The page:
Democratic gubernatorial candidate Ted Wilson didn't go to the Democratic National Convention in Atlanta last month. He stayed home in Utah to campaign.

But Gov. Norm Bangerter will be at the Republican National Convention in New Orleans this week. Boy, will he be there. And a big part of his presence at the convention will be aimed at doing what Wilson was doing during his party's convention - campaigning."The governor is the leader of the Republican Party in Utah. He's the delegation chairman and he's proud of it," said Dave Buhler, Bangerter's campaign manager. Bangerter and Buhler both flew to New Orleans Saturday night, in time to make the social rounds on Sunday.

And both he and Bangerter will be busy - Bangerter out front, meeting with this dignitary, having his picture taken with that leading Republican. Buhler will be behind the scenes, organizing the meetings and contacting the media.

"We'll be meeting with Vice President (George) Bush. We don't have a time yet, but we've been assured a meeting with the vice president," said Buhler. He hopes part of the meeting will be open to the press, a great chance to have the governor photographed with the soon-to-be GOP presidential nominee. (Bangerter may well tell Bush his top picks for vice president - former Transportation Secretary Elizabeth Dole or California Gov. George Deukmejian).

Bangerter will meet with current Cabinet officials and leading men and women who could be in the Bush cabinet, should he win in November. "The governor wants to point out Utah's concerns on a number of federal policies to the people who make those policies."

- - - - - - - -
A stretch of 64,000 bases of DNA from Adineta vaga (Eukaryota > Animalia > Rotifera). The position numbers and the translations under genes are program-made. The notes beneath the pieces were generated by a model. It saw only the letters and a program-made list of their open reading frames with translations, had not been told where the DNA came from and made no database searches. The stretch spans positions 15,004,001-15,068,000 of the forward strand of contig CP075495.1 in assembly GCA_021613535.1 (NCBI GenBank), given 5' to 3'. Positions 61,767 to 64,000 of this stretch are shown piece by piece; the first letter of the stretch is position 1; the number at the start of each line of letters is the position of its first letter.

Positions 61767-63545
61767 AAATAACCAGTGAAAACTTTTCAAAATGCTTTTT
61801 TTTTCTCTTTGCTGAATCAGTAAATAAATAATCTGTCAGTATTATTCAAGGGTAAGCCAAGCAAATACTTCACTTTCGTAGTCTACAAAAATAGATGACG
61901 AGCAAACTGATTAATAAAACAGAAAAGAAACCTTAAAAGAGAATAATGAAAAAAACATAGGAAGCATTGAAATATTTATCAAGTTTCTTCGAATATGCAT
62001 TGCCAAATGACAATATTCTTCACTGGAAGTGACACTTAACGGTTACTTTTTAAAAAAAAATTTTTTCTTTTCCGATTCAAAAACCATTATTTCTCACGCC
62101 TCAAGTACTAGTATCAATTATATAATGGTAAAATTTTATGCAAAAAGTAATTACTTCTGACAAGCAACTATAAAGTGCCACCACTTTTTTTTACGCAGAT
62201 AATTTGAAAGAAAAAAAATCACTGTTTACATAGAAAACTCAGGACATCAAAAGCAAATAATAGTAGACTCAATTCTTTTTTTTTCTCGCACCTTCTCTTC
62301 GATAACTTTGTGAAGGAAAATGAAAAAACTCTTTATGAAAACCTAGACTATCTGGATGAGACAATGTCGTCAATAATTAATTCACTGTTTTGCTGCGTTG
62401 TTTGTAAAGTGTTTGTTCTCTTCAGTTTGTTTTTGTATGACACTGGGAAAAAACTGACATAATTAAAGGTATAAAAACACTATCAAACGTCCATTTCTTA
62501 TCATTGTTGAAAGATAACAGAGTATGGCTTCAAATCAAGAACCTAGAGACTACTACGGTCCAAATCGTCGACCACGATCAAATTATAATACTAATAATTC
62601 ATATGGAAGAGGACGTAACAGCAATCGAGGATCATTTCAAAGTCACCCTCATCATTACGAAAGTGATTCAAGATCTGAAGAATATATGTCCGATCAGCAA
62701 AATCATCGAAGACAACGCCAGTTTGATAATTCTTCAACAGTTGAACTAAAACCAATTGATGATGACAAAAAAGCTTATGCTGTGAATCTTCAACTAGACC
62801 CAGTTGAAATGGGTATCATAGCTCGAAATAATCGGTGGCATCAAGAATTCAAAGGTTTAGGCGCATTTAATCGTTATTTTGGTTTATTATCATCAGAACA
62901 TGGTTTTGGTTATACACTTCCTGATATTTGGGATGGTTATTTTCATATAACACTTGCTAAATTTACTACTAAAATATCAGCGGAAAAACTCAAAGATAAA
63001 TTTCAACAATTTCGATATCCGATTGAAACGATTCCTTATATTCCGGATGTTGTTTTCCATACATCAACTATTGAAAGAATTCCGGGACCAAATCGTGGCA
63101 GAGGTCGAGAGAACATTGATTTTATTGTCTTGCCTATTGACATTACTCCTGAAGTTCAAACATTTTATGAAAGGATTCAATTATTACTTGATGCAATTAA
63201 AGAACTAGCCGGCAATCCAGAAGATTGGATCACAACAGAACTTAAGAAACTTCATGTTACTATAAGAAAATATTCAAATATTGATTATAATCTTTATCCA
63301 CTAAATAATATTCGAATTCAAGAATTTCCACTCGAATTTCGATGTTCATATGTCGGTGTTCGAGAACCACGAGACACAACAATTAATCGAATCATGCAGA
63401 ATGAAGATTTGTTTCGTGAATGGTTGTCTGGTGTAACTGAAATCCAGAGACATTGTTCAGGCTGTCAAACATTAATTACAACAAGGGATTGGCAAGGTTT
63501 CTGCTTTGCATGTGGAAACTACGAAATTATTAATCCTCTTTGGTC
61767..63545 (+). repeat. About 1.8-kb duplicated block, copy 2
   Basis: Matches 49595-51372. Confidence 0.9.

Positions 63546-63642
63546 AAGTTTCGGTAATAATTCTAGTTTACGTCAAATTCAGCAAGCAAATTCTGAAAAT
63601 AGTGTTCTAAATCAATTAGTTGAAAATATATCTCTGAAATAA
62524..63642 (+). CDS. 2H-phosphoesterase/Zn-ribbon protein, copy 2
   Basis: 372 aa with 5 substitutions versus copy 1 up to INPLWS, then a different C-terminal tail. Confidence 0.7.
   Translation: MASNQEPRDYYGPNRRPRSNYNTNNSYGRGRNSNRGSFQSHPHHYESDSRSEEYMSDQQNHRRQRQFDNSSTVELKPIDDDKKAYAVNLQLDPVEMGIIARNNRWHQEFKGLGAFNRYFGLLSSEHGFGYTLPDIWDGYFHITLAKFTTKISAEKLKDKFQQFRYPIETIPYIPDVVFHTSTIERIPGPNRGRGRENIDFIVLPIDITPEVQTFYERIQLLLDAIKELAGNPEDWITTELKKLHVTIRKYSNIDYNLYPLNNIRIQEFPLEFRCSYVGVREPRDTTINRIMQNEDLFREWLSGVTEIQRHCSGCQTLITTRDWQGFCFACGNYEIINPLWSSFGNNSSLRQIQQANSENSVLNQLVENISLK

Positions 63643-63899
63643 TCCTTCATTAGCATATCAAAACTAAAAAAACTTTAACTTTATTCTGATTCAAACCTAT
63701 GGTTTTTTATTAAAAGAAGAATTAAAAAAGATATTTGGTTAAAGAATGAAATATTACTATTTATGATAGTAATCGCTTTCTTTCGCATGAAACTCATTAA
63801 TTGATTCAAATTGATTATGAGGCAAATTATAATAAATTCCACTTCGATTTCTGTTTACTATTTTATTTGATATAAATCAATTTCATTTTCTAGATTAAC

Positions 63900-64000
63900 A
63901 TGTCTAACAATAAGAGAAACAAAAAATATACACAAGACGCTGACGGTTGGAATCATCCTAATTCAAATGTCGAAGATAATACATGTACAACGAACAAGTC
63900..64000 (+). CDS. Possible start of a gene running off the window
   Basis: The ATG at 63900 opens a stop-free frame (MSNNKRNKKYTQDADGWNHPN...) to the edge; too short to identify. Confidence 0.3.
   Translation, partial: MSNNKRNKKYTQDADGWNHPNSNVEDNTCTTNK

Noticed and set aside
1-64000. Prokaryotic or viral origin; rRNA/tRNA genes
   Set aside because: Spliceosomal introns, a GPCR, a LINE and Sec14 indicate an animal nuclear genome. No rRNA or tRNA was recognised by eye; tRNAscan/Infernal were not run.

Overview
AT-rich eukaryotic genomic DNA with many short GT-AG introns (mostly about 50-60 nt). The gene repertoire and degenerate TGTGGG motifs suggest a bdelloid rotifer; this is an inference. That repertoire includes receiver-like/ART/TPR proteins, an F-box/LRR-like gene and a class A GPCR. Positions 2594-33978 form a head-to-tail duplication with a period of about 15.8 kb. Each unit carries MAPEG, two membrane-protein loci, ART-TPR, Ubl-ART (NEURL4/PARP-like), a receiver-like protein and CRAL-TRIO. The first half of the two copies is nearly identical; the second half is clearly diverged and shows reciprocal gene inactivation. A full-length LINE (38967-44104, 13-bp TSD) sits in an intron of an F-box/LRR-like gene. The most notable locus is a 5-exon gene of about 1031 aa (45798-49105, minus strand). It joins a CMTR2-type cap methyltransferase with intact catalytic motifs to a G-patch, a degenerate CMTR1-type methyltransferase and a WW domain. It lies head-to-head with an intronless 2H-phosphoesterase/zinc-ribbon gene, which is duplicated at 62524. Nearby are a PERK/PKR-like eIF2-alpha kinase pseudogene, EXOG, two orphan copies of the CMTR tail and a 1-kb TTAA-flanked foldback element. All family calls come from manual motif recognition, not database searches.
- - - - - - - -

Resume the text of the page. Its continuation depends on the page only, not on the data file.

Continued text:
The governor also will meet with fellow Republican governors and more influential Republicans inside and out of government than you can shake a stick at.

Finally, on Wednesday night, as the national TV audience watches, it will be Bangerter who announces the Utah delegation's vote for Bush. (No surprises here, all 26 Utah delegates are pledged to Bush.)

It's all part of a plan to show the governor as a true-blue Republican, respected by national Republicans, a leader not only in Utah GOP circles but in national circles as well. Utah is 2-1 Republican, but Bangerter is having trouble holding traditional Republican votes.

"He'll be an active chairman of the delegation, " said Buhler. He added that Bangerter is staying in the same hotel as the rest of the delegation _ a slight dig at former Gov. Scott M. Matheson and Rep. Wayne Owens, D-Utah, who stayed in a more convenient hotel in Atlanta while the rest of Utah's Democrats stayed out in the boondocks.

"The governor will conduct the morning caucuses and will be a full participant, along with his wife, Colleen, on the convention floor."

Will the governor be available for press interviews? "Of course," smiled Buhler.

In fact, Buhler would love to have the governor in the newspapers and on TV every day of the convention, seen associating with locally and nationally respected Republicans like Sen. Orrin Hatch, R-Utah; Sen. Robert and Elizabeth Dole; Rep. Jack Kemp, R-N.Y.; and Reagan administration officials. There's a good chance Buhler's dreams will come true, for GOP leaders will likely want to help a GOP governor struggling for re-election in a Republican state.

"I see a real contrast here," Buhler said. "Ted Wilson was in hiding during the Democratic convention. He didn't want any part of it. Ted waited until (Michael) Dukakis was leading in the polls, then he felt it safe to go to Denver (last weekend) to meet with him.

"Gov. Bangerter has no hesitancy in being seen with George Bush, he's proud of it, or with any other national Republican," Buhler said.

It certainly won't hurt the governor politically.

Polls taken for the Deseret News and KSL-TV show that Wilson, who leads Bangerter by 19 points, still has considerable support among Utah Republicans. In a July 29 poll, Jones found that 29 percent of those who said they're Republicans said they'd vote for Wilson if the election were held today.

Bangerter and Buhler's major effort this election is to bring those Republicans home. "We want to re-establish ties with Republicans" during the convention, said Buhler, and let everyone back home see it.